A Perth hairdresser says he may move his salon to his garden due to high charges at his city-centre shop.
Craig Simpson, owner of Craig Duncan Hair, says business rates and rising costs have forced him out of his current premises.
He plans to leave in May after five years on St John Street.
Perth hairdresser says city centre shop ‘costs too much money’
The 33-year-old also feels the council is not doing enough to encourage people to use city-centre businesses.
Craig told The Courier: “I no longer want a shop anymore because it costs too much money to run it.
“I first opened my shop 10 months before the Covid lockdown and it was booming, but since then people just don’t want to come into town.
“During the business rates relief scheme I didn’t have to pay, but now I’m £700 over 100% relief so have to pay £1,200 a year.
“I can’t afford that – there’s another salon in Perth the same size as mine that doesn’t pay rates because of their location.
“They say it’s to keep the maintenance of the street – but I never see them clean it.
“I have to pay £600 a year to the council for waste collection and all my bills have risen too.
“The council has been putting money into the art gallery but isn’t helping businesses out.
“They do good events, but they don’t help out the shops.”
‘Devastated’ owner says there will be life after St John Street
Craig says he is “devastated” to be losing the shop, but has pledged to keep the business open for his clients.
He is first planning to rent a chair in another city salon, before looking to have a salon in his back garden.
“It’s really sad as I’ve worked really hard to get this shop,” Craig added.
“It will be gutting, I remember crying when I had to shut for Covid.
“Most of my clients don’t go into town unless they’re getting their hair done and begrudge paying for parking.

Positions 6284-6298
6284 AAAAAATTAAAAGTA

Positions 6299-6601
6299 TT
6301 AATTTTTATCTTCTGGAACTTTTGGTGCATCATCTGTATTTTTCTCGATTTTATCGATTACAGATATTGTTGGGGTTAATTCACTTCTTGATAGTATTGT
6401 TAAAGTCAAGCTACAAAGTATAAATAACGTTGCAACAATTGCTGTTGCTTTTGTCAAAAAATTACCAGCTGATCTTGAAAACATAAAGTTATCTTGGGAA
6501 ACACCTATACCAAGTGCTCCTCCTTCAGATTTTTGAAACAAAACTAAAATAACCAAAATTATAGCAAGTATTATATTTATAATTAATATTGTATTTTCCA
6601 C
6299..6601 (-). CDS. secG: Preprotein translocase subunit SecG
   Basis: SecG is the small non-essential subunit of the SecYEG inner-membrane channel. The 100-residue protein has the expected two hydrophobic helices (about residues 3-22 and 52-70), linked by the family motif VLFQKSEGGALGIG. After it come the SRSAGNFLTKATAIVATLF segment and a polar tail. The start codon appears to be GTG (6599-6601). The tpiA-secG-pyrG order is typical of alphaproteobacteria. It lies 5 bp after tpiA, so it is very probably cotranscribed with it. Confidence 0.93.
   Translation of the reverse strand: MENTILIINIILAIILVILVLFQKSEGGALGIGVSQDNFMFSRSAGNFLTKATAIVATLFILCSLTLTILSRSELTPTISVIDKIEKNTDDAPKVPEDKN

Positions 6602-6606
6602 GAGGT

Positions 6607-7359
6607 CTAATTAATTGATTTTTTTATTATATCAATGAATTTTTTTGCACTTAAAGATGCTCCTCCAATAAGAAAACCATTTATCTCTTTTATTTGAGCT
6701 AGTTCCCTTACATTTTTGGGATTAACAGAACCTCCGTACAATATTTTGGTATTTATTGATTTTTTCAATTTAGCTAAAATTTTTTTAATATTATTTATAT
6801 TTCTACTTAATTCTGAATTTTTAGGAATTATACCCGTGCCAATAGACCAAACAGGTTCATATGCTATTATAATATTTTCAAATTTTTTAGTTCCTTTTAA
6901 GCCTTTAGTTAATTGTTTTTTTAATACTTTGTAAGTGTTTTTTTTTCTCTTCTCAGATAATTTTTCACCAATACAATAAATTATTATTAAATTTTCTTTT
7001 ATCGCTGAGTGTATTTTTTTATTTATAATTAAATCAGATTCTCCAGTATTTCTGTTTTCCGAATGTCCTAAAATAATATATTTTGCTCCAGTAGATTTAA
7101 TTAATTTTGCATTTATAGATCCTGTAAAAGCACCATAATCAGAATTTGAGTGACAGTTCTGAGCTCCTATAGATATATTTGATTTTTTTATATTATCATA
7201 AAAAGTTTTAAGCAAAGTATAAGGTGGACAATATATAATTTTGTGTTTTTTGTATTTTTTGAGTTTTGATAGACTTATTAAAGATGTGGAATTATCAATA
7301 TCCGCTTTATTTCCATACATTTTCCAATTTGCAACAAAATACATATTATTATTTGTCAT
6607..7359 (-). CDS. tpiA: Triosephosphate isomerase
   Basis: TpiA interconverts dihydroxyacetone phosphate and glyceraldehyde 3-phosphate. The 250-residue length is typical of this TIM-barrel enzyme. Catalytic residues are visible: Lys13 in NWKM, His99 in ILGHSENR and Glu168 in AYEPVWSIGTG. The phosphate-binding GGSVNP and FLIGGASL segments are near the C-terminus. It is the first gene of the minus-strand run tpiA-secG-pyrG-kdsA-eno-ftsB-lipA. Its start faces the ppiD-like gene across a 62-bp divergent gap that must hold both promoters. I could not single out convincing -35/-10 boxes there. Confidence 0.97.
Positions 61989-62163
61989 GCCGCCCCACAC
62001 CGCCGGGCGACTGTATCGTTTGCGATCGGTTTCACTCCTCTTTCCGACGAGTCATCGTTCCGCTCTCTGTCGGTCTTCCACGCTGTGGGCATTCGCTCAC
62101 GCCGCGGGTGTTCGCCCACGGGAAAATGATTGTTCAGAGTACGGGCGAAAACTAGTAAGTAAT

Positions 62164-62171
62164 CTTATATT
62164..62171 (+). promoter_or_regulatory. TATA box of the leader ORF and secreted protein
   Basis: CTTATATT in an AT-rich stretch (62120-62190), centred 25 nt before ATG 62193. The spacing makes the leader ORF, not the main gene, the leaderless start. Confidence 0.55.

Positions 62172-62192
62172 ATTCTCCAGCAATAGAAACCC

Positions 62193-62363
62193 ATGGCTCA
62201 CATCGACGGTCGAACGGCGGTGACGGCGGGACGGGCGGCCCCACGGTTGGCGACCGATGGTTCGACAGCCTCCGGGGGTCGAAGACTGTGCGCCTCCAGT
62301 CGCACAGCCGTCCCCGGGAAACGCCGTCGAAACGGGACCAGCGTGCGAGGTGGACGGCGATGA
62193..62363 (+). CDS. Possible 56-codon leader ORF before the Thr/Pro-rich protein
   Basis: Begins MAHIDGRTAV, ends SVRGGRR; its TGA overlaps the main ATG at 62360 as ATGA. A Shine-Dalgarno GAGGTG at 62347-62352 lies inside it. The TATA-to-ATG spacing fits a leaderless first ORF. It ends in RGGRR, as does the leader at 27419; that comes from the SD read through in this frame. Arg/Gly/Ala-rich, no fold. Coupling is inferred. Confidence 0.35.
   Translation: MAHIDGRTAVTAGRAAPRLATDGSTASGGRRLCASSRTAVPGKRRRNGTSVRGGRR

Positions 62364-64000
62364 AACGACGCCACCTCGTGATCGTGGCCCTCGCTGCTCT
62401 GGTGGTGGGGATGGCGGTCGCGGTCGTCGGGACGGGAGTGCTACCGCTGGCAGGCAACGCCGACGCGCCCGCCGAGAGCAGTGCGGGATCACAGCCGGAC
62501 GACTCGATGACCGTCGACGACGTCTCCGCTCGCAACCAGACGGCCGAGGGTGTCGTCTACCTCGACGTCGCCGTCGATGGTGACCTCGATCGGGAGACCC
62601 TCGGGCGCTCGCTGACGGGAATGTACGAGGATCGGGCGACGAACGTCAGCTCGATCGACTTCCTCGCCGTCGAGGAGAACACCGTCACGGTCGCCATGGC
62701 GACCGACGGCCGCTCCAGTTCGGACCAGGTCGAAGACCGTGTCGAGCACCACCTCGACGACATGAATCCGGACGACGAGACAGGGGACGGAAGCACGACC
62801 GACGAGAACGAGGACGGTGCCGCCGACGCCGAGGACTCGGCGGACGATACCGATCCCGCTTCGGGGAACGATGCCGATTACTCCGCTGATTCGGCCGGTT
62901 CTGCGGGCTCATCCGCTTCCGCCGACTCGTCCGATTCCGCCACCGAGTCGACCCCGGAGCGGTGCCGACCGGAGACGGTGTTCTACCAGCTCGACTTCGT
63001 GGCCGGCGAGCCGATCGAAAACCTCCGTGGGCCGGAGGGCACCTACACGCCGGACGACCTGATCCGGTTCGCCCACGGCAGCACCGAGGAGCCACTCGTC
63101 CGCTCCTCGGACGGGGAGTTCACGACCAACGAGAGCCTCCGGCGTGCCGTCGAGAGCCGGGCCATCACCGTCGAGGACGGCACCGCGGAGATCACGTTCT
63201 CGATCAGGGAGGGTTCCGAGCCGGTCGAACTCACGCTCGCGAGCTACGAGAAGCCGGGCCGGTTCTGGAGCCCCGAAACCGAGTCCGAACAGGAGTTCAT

“The plan is to go for a cabin in my garden but that could be a year away.
“It’ll just be me and my clients, and it’ll be a one-on-one VIP experience – nice and cosy with free parking.
“I’d also like to go into lecturing and teach at UHI.”
A Scottish Government spokesperson said: “In 2024-25, the basic property rate for non-domestic properties with a rateable value up to and including £51,000 will be frozen, delivering the lowest such rate in the UK for the sixth year in a row.
“The budget also ensures that over 95% of non-domestic properties continue to be liable for a lower property tax rate than anywhere else in the UK.”
Council anticipates ‘thousands’ of museum visitors and defends cleanliness
Perth and Kinross Council anticipates “thousands of visitors coming into the city centre” as a result of the new Perth Museum, which opens on the final weekend of March.
A spokesperson added: “We are aware that the rateable value of this property was actually reduced by the assessor in April 2023 and attracts 83% rates relief.
“We would encourage Mr Duncan to speak to our local taxes team prior to finalising any decision to close his business, as he is also entitled to further transition relief during the current financial year.
“The Perth and Kinross area also continues to rate highly for street cleanliness, above the Scottish national average in Keep Scotland Beautiful’s local environmental audit and management system.”
The closure will be a blow to St John’s Street, which currently has an occupancy rate of 16%.
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